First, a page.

For top-notch performances of historical and contemporary plays, there's no better place in Kyle than Brooke Lowden School of Dance.
Parking is plentiful, so visitors can feel free to bring their vehicles.
Why is the studio's schedule so packed with fitness-tinted dance classes? "Because sweating is fun," explains its slogan. Between yellow-green walls, professional dancers teach kids and adults how to cut rugs and stay fit at the same time. Classes like Zumba, Pilates-infused burlesque, and hip-hop dance classes let on-staff choreographers showcase skills they also employ for special events—customers commission them to polish their wedding and quinceañera dances.
Designed by legendary movie-house architect John Eberson and opened to the public as a vaudeville palace in 1915, the venue enjoyed performances by the likes of Harry Blackstone and Katharine Hepburn in its heyday. But things fell into decline during the 1960s as televisions became commonplace, more people migrated to the suburbs, and the stage’s trapdoor spontaneously grew fangs. The Paramount’s multi-tiered seating and historic ceiling murals languished in the theater’s years to follow as a tragically underused B-movie cinema.
In 1973, three men—John M. Bernardoni, Charles Eckerman, and Stephen L. Scott—formed a corporation with the ultimate goal of rescuing the Paramount, by that time slated for destruction. Soon, live performers were regularly supplementing a classed-up movie schedule, and the stage was graced by such artists as Dave Brubeck and Debbie Allen. The theater’s star rose ever higher in the ‘80s and ‘90s as the curtains introduced the world to such lasting works as The Best Little Whorehouse in Texas and the Greater Tuna series. Today, the lovingly built and rebuilt artifact is a constant reminder of Austin’s long history of arts appreciation.
Although Esther's Follies' variety show of music, magic, and comedy recalls the vaudevillian entertainment of yesteryear (albeit with a more acerbic modern bent), the nostalgia goes beyond just the performances. The longstanding venue and comedy troupe was named after Esther Williams, the Golden Age starlet whose career as a professional swimmer led to numerous iconic MGM films. Posters for several of these pictures are plastered throughout the space, and an undersea mural bustling with brightly-hued coral, kaleidoscopic marine life, and even a Loch Ness monster further contributes to Esther's otherworldly, aquatic theme. The magical environment, along with the shows themselves, have wowed audiences and Austin Chronicle critics alike.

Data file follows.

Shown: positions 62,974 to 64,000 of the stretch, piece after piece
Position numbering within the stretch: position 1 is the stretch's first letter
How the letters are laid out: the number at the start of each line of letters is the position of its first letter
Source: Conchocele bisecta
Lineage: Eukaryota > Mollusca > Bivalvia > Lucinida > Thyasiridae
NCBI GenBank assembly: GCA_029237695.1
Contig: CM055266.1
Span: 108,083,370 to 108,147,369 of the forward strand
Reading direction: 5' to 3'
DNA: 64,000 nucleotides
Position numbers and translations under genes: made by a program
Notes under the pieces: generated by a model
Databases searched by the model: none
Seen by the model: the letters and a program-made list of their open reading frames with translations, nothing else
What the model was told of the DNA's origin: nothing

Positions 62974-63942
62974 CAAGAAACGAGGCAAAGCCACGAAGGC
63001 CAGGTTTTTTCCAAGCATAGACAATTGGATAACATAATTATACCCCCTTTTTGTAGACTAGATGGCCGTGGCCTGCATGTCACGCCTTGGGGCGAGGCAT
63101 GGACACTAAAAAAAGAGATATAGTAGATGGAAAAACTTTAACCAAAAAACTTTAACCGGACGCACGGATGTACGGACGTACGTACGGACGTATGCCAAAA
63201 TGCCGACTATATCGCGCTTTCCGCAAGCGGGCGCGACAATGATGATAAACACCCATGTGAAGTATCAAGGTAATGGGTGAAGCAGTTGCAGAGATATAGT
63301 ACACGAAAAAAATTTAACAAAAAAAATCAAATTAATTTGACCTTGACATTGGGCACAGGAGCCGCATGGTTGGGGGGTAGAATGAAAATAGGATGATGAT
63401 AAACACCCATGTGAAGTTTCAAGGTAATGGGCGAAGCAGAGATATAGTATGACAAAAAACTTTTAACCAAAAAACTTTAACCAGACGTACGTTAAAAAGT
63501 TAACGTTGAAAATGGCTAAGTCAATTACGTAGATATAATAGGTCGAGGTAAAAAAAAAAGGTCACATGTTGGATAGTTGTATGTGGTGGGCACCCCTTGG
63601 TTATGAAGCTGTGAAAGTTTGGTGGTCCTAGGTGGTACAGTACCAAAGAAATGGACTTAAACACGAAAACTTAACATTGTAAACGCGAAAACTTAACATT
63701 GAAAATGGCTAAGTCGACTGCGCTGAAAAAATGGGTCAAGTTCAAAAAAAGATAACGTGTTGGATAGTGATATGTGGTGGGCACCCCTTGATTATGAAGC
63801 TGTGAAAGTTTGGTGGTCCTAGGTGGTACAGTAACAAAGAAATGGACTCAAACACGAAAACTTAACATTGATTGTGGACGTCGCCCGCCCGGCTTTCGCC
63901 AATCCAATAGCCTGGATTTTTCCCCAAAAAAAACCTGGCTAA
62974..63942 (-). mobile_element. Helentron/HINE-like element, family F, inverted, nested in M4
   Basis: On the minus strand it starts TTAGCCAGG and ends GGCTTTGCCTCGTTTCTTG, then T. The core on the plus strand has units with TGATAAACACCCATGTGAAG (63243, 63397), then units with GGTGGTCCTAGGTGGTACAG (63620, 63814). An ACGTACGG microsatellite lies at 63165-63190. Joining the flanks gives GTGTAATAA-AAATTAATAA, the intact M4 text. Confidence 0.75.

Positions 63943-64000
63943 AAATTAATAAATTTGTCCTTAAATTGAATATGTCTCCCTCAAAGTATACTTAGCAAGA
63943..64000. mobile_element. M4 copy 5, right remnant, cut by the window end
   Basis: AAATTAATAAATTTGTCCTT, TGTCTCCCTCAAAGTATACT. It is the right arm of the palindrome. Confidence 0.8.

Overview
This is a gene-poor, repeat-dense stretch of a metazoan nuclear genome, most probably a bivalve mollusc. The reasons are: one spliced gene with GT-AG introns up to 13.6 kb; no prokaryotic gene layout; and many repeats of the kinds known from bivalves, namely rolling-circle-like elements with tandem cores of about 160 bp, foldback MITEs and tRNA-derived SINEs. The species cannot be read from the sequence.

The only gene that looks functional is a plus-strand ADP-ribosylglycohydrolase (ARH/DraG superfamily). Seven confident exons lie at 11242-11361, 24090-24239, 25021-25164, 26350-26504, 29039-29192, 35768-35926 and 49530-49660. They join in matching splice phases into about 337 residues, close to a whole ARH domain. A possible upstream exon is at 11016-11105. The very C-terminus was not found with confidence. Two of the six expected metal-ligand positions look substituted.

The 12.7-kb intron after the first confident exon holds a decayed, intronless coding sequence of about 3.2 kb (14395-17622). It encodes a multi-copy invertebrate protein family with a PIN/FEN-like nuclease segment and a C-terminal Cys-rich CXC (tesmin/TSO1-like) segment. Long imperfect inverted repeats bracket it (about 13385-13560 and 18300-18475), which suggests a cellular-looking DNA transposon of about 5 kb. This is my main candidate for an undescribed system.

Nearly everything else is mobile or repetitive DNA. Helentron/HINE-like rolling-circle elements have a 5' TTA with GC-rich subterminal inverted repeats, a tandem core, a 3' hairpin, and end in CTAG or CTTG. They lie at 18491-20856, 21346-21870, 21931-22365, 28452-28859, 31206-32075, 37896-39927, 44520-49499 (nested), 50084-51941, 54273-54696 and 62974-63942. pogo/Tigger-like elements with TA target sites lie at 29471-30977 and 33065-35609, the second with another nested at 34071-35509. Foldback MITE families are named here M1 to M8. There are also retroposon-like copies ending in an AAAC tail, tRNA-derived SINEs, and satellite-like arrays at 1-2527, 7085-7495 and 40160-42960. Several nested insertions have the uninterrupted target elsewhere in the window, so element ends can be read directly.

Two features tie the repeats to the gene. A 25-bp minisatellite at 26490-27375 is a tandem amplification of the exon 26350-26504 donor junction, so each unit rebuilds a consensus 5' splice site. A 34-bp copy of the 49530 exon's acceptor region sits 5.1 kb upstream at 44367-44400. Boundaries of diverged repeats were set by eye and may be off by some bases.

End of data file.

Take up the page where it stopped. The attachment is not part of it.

On the production end, Esther's Follies busts guts in record speed with satirical quips on current events; relevant parodies; and high-stepping, fast-paced comedy sketches. Resident magician Ray Anderson keeps things light with levitation illusions known to dazzle crowds. As the Follies cast ignites into choral skewerings of front-page newsmakers, audiences will laugh so hard that giggles come out their noses.
The Dinner Detective eschews campy costumes and plots for an exciting evening of food-accompanied mystery and paranoia, where actors hide among the diners as they play innocent and make everyone a potential suspect. To solve the crime, guests freely interrogate one another, chivvying out clues about the murderer and determining who has a bloodthirsty look in their eyes. Between dramatic deaths and simulated police involvement, guests dig into four-course meals, washed down with bottomless iced tea and drinks from the cash bar. The diner who comes closest to solving the mystery through their snooping goes home with a prize basket to show off to their friends or split with the murderer as per their shadowy conspiracy.
Austin may not be New York City or even Houston, but for a casual town known primarily for its nightclub music scene, it has one of the most renowned opera companies anywhere in America. Many credit the success of the Austin Lyric Opera to maestro Richard Buckley, an internationally acclaimed conductor who was wooed to Austin’s opera company a decade ago and continues to draw some of the biggest talent in the singing world. Austin Lyric Opera puts on lush, fully realized interpretations of classics from Verdi, Mozart and Puccini, as well as a slew of more modern operas. The company also hosts a range of education and community programs, providing a rich blend of high art and accessibility in the city of Austin.